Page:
While a new study in Pediatrics confirms current best practice, media headlines might confuse families and healthcare providers. Here are messages to reaffirm.
concussion diagnosis and management
I recently co-authored a research article in the Journal of Pediatrics that identified pre-existing characteristics associated with prolonged recovery from concussions for children and youth (ages 5-18 years). Readers can use these data to further study risk factors for prolonged recovery, and to help with decision-making and care planning for concussion patients.
In a patient with direct trauma to the head and who presents with clear symptoms, the diagnosis of concussion is generally straightforward. However, it can be much more challenging to diagnose a subtle concussion, particularly among patients with multiple injuries or non-direct head trauma.
Published this week, a study in Pediatrics provides evidence for cognitive rest as an effective strategy following a concussion. Naomi Brown, MD, a Sports Medicine specialist at CHOP, found that study participants with the highest levels of activity suffered longer duration of symptoms than those with lower levels of cognitive activity. Kristy Arbogast, PhD speaks with Dr. Brown about the research questions that would help clinicians, as well as a new assessment tool called the Cognitive Activity Scale.
I recently co-authored a study that identified certain groups of children with poor quality of life outcomes after suffering a mild traumatic brain injury (mTBI). Children from low-income families, with Medicaid insurance, with less educated parents, or of Hispanic ethnicity were more likely to have poor outcomes at follow-up when compared to other children.
Although well-intentioned, helmets and playing/practice standards such as hit counts have jumped ahead of the science in concussion prevention. This and other topics are covered in release of the Institute of Medicine’s report on youth sports-related concussion, released today.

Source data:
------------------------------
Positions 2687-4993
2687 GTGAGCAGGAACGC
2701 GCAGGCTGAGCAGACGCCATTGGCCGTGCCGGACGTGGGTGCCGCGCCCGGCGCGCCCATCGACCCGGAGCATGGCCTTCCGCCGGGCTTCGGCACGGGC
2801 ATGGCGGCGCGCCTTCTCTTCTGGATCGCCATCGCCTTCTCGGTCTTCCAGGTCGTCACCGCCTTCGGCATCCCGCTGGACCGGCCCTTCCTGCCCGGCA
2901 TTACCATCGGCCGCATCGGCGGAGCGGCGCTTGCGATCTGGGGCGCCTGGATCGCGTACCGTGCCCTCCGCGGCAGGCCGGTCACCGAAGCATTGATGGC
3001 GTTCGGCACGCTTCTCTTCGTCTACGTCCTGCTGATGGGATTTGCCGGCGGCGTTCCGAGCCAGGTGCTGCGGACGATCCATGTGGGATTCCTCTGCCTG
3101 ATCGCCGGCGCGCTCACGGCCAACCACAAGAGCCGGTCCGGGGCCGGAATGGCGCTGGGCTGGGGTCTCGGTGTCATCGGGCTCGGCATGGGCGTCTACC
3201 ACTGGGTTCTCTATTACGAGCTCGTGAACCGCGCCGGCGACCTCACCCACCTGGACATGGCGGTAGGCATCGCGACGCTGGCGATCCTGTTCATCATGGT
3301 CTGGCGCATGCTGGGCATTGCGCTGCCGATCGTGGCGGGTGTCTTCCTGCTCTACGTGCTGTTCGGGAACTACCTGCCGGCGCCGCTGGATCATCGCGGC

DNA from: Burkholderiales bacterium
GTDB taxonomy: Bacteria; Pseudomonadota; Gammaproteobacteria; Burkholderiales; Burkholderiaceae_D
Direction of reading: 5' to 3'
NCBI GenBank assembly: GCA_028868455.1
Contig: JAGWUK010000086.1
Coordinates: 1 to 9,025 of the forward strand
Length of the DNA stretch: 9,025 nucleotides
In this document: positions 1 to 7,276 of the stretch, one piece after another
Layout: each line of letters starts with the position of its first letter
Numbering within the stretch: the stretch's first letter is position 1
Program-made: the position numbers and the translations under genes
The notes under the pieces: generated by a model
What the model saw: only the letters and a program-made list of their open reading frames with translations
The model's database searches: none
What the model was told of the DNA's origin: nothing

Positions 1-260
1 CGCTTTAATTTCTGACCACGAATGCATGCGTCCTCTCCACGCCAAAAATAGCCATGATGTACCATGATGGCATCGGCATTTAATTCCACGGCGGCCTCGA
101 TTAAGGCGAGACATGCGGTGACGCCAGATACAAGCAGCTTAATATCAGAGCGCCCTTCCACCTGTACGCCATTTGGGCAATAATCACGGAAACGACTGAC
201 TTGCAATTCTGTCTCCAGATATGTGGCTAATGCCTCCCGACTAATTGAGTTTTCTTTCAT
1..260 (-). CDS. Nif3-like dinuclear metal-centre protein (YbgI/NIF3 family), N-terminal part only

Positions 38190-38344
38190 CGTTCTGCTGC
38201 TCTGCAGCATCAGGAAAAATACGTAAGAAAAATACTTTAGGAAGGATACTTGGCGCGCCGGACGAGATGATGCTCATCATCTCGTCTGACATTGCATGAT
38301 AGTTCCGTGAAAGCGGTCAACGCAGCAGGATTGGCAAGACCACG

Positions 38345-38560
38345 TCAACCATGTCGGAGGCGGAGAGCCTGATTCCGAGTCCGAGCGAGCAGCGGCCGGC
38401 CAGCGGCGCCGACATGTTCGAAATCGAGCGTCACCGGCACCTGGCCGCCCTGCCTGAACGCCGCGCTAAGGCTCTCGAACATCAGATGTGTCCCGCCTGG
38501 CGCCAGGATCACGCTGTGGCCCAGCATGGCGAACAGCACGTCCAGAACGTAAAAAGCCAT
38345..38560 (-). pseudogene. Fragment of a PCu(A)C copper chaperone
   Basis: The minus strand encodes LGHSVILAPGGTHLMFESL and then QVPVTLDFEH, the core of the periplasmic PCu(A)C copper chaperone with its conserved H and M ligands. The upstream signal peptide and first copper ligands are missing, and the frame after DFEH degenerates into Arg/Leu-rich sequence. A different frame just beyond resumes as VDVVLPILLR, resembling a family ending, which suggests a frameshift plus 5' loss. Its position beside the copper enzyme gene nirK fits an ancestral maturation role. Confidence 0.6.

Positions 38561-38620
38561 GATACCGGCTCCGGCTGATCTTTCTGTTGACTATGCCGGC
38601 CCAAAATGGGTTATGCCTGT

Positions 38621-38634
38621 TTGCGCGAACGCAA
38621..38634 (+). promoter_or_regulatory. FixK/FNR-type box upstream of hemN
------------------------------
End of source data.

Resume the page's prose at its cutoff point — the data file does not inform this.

New series of infographics and posters provide best-practice state-of-the-science tips on recognizing symptoms and managing youth concussions in terms that youth can understand.
In order to help parents monitor their child's daily symptoms during recovery from a concussion injury, we have developed a simple calendar to help keep track of triggers of concussion symptoms and the characteristics of the symptoms, such as their duration. This and other resources available for parents, school staff, health care providers, and coaches.
The primary vocation for children and adolescents is school, in order to prepare for meaningful, full adult lives. Toward the goal of better communication and support for kids recovering from concussion, on Saturday, April 6, 2013, CHOP will host the first annual Continuing Medical Education concussion course, “Diagnosis and Management of Child and Adolescent Concussion: A Primer for Primary Care Providers and Educators.” In addition, we have just added substantial new content to our Concussion Care for Kids website and organized the content to make it easy for the different types people who support a child's recovery to get the customized information they need-- whether you need to increase your concussion knowledge as a parent, school administrator, teacher, coach or health care provider.